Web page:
By BRiDGE Committee Member Eleni A. Kapoulea
We are often sent the message that work-life balance is a juggling act. However, in Dr. Sa-Kiera Hudson’s BRiDGE2Impacts talk, Balancing Work and Life in Spaces Not Built For You, she recommends us to instead view work-life balance as cooking – a process in which all the ingredients of our life are mixed when and as appropriate – as opposed to continuously being thrown up in the air for us to catch. As she extends this cooking metaphor, Dr. Hudson provides insight on how to approach your career and personal goals, imposter syndrome, and finding (or making) your own space.
- Work-Life Balance as Cooking
As any chef knows, cooking requires you to maintain focus. However, you can cook your meal in separate steps, including prepping your ingredients the night before the big day. You can also set a timer and forget about your meal while it’s cooking. This is all to say that if you were to take a snapshot of your stove as you prepare your meal, none of your dishes will get equal amounts of your attention all of the time. Thus, unlike the metaphor of juggling all your tasks – which suggests that all of your balls require your equal attention continuously – you can “cook” your tasks in a series of steps that may or may not require all of your attention, making for a more digestible approach to work-life balance.
- Cooking Meals – Like Research – is a Communal Act
To this end, Dr. Hudson asks academics to consider: (1) What kind of cook do I want to be? (2) What will be my specialty (both in my academic and personal life)? In other words, it can be helpful to ask yourself: (1) Why am I an academic? (2) What are my goals beyond graduating and/or getting tenure? To answer these questions, one would need to engage in adequate self-reflection to find their mission – the intrinsic values underlying their pursuit of academia in the first place. When one determines their mission, they can start asking themselves, “What are the dishes only I can make? If I were to bring a dish to a potluck or a social gathering, what is my unique contribution?”
- Cooking Requires Practice and New Techniques
The beauty of cooking is that if you were to make a mistake or ruin a recipe, you can always start fresh the next day. You are constantly creating. Work-life balance is the same in that you are constantly creating balance; it is a constant process. Further, practice allows you to judge what does and doesn’t require your attention. When one starts cooking, they might be hovering over the recipe book, anxiously anticipating the next step. However, with time and experience, less time needs to be spent on the minute details.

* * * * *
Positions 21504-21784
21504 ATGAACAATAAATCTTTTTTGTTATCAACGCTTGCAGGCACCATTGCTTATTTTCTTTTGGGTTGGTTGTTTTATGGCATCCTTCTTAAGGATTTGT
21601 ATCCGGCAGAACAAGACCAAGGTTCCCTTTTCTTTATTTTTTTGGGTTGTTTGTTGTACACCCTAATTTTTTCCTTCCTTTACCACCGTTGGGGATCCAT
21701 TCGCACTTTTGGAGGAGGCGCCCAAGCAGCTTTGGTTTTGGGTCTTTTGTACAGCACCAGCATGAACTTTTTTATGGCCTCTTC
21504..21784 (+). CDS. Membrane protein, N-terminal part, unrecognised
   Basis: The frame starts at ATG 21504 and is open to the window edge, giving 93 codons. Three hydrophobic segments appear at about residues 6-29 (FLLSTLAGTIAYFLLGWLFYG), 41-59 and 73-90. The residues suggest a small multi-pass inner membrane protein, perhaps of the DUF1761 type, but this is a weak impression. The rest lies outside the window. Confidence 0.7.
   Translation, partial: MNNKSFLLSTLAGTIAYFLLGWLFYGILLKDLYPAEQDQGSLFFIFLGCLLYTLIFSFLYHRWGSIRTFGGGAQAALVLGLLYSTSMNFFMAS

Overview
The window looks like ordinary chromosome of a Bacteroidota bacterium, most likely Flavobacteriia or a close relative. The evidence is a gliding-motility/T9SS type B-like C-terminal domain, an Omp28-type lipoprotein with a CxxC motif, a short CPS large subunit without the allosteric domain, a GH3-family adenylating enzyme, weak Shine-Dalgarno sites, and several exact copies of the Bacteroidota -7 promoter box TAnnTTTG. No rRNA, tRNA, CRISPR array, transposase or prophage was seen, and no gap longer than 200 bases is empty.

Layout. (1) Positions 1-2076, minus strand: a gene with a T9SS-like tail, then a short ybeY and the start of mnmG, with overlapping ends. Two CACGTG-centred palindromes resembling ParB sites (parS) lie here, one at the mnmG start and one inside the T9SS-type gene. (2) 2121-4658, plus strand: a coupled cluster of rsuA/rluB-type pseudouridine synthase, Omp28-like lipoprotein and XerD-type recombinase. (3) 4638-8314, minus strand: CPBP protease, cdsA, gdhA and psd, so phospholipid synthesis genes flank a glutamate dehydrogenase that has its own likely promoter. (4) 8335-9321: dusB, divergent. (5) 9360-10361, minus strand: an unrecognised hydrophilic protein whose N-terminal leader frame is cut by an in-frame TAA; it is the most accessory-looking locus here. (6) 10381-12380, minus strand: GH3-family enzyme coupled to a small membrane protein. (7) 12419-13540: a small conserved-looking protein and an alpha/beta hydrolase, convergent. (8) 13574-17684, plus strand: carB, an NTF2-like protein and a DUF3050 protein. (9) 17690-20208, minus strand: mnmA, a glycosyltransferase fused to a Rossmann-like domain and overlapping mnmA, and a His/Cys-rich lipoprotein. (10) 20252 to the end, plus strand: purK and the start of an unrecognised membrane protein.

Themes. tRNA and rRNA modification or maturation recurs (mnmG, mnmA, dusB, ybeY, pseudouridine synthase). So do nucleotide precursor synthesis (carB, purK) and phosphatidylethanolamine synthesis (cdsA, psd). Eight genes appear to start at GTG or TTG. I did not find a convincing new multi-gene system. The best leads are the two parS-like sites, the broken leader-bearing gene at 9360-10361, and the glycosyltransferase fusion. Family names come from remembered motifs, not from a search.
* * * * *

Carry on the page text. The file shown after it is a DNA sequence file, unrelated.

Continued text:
- Dishes don’t become “unsalvageable” immediately
Whereas the juggling metaphor implies that once you drop a ball all balance is lost, the cooking metaphor reminds us that even when we add an extra, unwanted ingredient or boil the water for too long, the dish can still be recovered and served. We may go down one path initially when writing our introduction to a paper and find a better path down the line, but that doesn’t necessarily mean that our paper should be scrapped entirely – just reworked. Further, food can be tasty and yet ugly to plate. Our work may not be our “best” work, but it may still serve its purpose in the time being. Maybe your master’s thesis or dissertation isn’t the most aesthetically pleasing or includes all the ingredients you would like it to, but when you serve it to your committee it tastes great all the same.
- Overcome What Stands in the Way of Us Creating Michelin Star Food
While trying to “cook” their work, it can be helpful for academics to understand and address what prevents us from creating all of our best dishes. Dr. Hudson highlighted the three most prevalent issues preventing us from making our Michelin Star meal as: (1) imposter syndrome, (2) self-doubt, and (3) lack of community.
There are two types of imposter syndrome. The first one is when one feels that they are wearing a mask and they will soon be found out that they are the imposter who doesn’t fit into an academic space. The second type of imposter syndrome is when one doesn’t feel like they fit in given their research interests and one may start wondering if they belong to a different label other than ‘academic.’ Ultimately, you can start feeling like you’re a yellow umbrella in a sea of black umbrellas. For example, Dr. Hudson was interested in studying intersectionality whereas others in her department did not share the same interests. This made Dr. Hudson wonder if she would reach her goals more effectively in a different role (e.g., as a lawyer or as a community activist) rather than a social psychologist. This may be the type of imposter syndrome that minoritized individuals experience due in part to a lack of spaces not being available to them.
Academics can conquer self-doubt with rational self-talk or the rational clap back. For example, instead of saying, “My ideas are terrible and I’m a terrible writer,” we can respond to ourselves with, “Clearly, you can write enough to get this paper published and/or this grant funded. There must be something else going on!” If you’re having difficulty coming up with clap backs, it’s important to draw upon others that you trust to help you conquer your self-doubt.
As noted previously, academia is always communal. By finding our people, we can find the space to share our ideas and to receive support from others. Find your own hype-person to support you when self-doubt and imposter syndrome are taking up space in your mind. Many scholars of color have difficulty finding their community and have to create it for themselves to find a home for them and their research. Finding one’s space may require you to search outside of your lab and even outside of your own department. However, by finding your space and community, you can nurture yourself so that you have the energy to finish your meal and fight for your goals.